- Risk Factors
Most people with COVID-19 experience mild to moderate symptoms such as cough, fever, and shortness of breath. In some cases, however, COVID-19 can cause life-threatening lung complications such as pneumonia, acute respiratory distress syndrome, and sepsis.
What are symptoms of COVID-19 pneumonia?
Pneumonia is a serious condition in which the lungs get filled with fluid and pus, resulting in severe breathing difficulties. With COVID-19 pneumonia, the virus tends to attack both lungs, causing both air sacs to fill with fluid and reduce their capacity to hold in oxygen. This can lead to symptoms such as:
- Shortness of breath
- Rapid breathing
- Rapid heartbeat
- Dry cough
- Chest pain
- Heavy sweating
These symptoms may or may not accompany other COVID-19 symptoms, such as:
What are risk factors for developing COVID-19 pneumonia?
Factors that can increase the risk of developing COVID-19 pneumonia include:
- Disease severity: More severe cases are more likely to cause lung complications.
- Treatment: Prompt, quality treatment of COVID-19 can help minimize the risk of lung damage.
- Medical conditions: People with certain medical conditions are at higher risk of developing pneumonia with COVID-19:
Although anyone can get COVID-19, people with the following risk factors have a greater chance of developing pneumonia as a complication:
- Age over 65
- Moderate to severe asthma
- Lung disease
- Heart disease
- Liver disease
- Renal failure
- Severe obesity
- Conditions that compromise the immune system such as AIDS and cancers
- Taking cancer medications or steroids
- Previous bone marrow transplant
Even if you do not have the risk factors listed above, it is important to exercise caution and practice safety measures to protect yourself against COVID-19.
What are complications of COVID-19 pneumonia?
- Acute respiratory distress syndrome (ARDS): As COVID-19 pneumonia progresses, more and more air sacs get filled with fluid, causing tiny blood vessels in the lungs to leak. This can lead to the next stage of lung damage, ARDS. ARDS requires ventilator support and can be fatal if not treated early. People recovering from ARDS and COVID-19 may have long-lasting lung scarring.
- Sepsis: Sepsis is another possible complication where the infection spreads to the bloodstream and damages every tissue it reaches. This can disrupt the coordination between the lungs, heart, and other body systems, causing them to fall apart. The final result of sepsis is coma and eventually death. Even if a person survives sepsis, it can cause long-lasting lung scarring.
What is the recovery time for COVID-19 pneumonia?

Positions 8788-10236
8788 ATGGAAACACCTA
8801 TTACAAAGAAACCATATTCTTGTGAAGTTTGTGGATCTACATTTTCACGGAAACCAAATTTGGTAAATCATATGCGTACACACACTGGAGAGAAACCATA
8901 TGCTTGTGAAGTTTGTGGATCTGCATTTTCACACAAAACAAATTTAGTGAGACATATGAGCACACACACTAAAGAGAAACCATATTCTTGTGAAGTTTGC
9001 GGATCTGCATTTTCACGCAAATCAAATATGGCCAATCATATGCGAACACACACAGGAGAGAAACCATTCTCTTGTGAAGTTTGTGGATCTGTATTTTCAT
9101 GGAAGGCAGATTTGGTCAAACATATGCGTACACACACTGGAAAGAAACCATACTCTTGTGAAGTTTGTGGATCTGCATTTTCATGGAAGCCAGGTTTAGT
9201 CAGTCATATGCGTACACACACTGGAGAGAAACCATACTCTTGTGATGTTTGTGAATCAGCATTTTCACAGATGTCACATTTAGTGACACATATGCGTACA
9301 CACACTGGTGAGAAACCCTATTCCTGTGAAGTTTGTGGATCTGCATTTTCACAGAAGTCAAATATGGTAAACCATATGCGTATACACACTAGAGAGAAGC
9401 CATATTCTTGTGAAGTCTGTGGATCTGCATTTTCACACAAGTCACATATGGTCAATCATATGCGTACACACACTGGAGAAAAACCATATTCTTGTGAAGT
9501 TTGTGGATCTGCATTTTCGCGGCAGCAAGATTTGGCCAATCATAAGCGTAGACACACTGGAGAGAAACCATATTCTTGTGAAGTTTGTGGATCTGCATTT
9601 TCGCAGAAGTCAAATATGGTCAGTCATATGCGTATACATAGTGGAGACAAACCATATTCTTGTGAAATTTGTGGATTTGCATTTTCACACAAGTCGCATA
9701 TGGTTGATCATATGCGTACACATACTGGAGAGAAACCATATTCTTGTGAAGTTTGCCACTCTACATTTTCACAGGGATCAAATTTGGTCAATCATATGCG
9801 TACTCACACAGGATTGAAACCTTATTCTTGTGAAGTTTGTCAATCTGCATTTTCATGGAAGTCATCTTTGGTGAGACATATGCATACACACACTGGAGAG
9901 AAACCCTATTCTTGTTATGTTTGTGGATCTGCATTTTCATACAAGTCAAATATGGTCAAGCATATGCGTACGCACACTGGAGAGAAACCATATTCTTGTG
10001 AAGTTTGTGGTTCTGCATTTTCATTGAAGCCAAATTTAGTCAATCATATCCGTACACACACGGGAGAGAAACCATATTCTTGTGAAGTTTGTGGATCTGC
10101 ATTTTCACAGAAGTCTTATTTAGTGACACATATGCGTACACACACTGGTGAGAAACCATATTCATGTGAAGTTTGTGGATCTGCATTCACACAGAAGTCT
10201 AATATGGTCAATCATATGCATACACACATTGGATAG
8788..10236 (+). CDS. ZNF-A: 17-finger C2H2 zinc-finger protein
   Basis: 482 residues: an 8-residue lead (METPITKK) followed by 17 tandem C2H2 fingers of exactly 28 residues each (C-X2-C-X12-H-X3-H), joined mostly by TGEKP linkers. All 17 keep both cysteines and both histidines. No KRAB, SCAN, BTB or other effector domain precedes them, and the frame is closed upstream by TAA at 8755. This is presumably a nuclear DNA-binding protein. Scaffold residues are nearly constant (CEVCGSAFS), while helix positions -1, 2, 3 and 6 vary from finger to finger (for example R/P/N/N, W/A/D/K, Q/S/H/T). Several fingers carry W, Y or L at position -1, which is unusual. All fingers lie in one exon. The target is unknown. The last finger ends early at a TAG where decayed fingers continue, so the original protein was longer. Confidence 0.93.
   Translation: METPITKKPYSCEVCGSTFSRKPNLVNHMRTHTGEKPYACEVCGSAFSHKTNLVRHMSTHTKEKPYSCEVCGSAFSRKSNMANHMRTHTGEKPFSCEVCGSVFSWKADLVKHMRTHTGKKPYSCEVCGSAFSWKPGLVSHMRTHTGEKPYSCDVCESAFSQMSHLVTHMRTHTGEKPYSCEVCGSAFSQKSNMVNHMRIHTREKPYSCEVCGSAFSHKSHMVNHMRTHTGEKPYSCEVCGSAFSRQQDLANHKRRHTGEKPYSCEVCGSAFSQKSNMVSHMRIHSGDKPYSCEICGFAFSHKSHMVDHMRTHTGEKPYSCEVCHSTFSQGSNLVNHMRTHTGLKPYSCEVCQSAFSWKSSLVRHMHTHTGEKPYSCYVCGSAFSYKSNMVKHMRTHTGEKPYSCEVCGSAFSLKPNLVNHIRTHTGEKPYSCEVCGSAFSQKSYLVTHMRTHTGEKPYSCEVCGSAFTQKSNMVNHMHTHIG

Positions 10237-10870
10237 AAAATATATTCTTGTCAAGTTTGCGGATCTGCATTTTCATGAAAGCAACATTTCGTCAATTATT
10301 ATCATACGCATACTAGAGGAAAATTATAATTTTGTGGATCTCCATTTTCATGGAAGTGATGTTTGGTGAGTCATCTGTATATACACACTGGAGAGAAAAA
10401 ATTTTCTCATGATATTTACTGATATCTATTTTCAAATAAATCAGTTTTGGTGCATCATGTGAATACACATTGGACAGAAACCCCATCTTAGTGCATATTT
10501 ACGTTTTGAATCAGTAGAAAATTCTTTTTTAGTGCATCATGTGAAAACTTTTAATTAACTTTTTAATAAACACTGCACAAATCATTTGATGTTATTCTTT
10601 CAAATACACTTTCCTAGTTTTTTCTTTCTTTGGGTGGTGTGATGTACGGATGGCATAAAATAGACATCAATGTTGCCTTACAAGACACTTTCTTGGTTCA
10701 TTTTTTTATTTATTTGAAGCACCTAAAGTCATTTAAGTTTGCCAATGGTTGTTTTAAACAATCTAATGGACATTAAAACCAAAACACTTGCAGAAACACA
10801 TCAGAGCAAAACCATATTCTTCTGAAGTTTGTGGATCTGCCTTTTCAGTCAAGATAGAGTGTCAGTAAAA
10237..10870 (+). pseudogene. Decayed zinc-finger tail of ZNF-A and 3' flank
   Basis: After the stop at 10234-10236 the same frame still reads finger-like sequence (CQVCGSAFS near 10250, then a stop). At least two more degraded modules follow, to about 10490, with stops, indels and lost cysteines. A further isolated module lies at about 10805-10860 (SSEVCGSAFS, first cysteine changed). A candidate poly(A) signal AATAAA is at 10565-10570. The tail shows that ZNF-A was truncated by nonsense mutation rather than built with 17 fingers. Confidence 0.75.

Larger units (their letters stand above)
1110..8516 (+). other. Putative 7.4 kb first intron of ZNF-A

The recovery time for COVID-19 pneumonia ranges from 3-6 weeks or even longer. Recovering from pneumonia and regaining strength can take weeks to months.
During recovery, the body first repairs the damage caused to the lungs. Next, it clears the fluid and debris from the lungs.
Recovery may depend on your:
- Overall health
- Severity of infection
- Pre-existing medical conditions
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ARDS (Acute Respiratory Distress Syndrome)
Acute respiratory distress syndrome (ARDS) is a lung condition in which trauma to the lungs leads to inflammation of the lungs, accumulation of fluid in the alveolar air sacs, low blood oxygen, and respiratory distress. ARDS can be life-threatening. Signs and symptoms of are shortness of breath and low levels of oxygen in the blood, which can cause your organs to fail.
Causes of ARDS include:
- Aspiration into the lungs
- Severe blow to the chest
- Severe injury with shock
- Drug overdose
- Inflamed pancreas
- Other lung conditions and infections
- Near drowning
There have been genetic factors linked to ARDS. Treatment for includes supplemental oxygen, and/or medication. According to some studies, survival rates for ARDS depend upon the cause associated with it, but can vary from 48% to 68%.
Harman, EM, MD. "Acute Respiratory Distress Syndrome Clinical Presentation." Medscape. Updated: Aug 11, 2016.
Harman, EM, MD. "Acute Respiratory Distress Syndrome." Medscape. Updated: Aug 11, 2016.
PubMed Health. "ARDS." Updated: Jun 11, 2014.
Reynolds, HN. et al. Acute respiratory distress syndrome: estimated incidence and mortality rate in a 5 million-person population base. Crit Care. 1998; 2(1): 29–34. Published online 1998 Mar 12. doi: 10.1186/cc121
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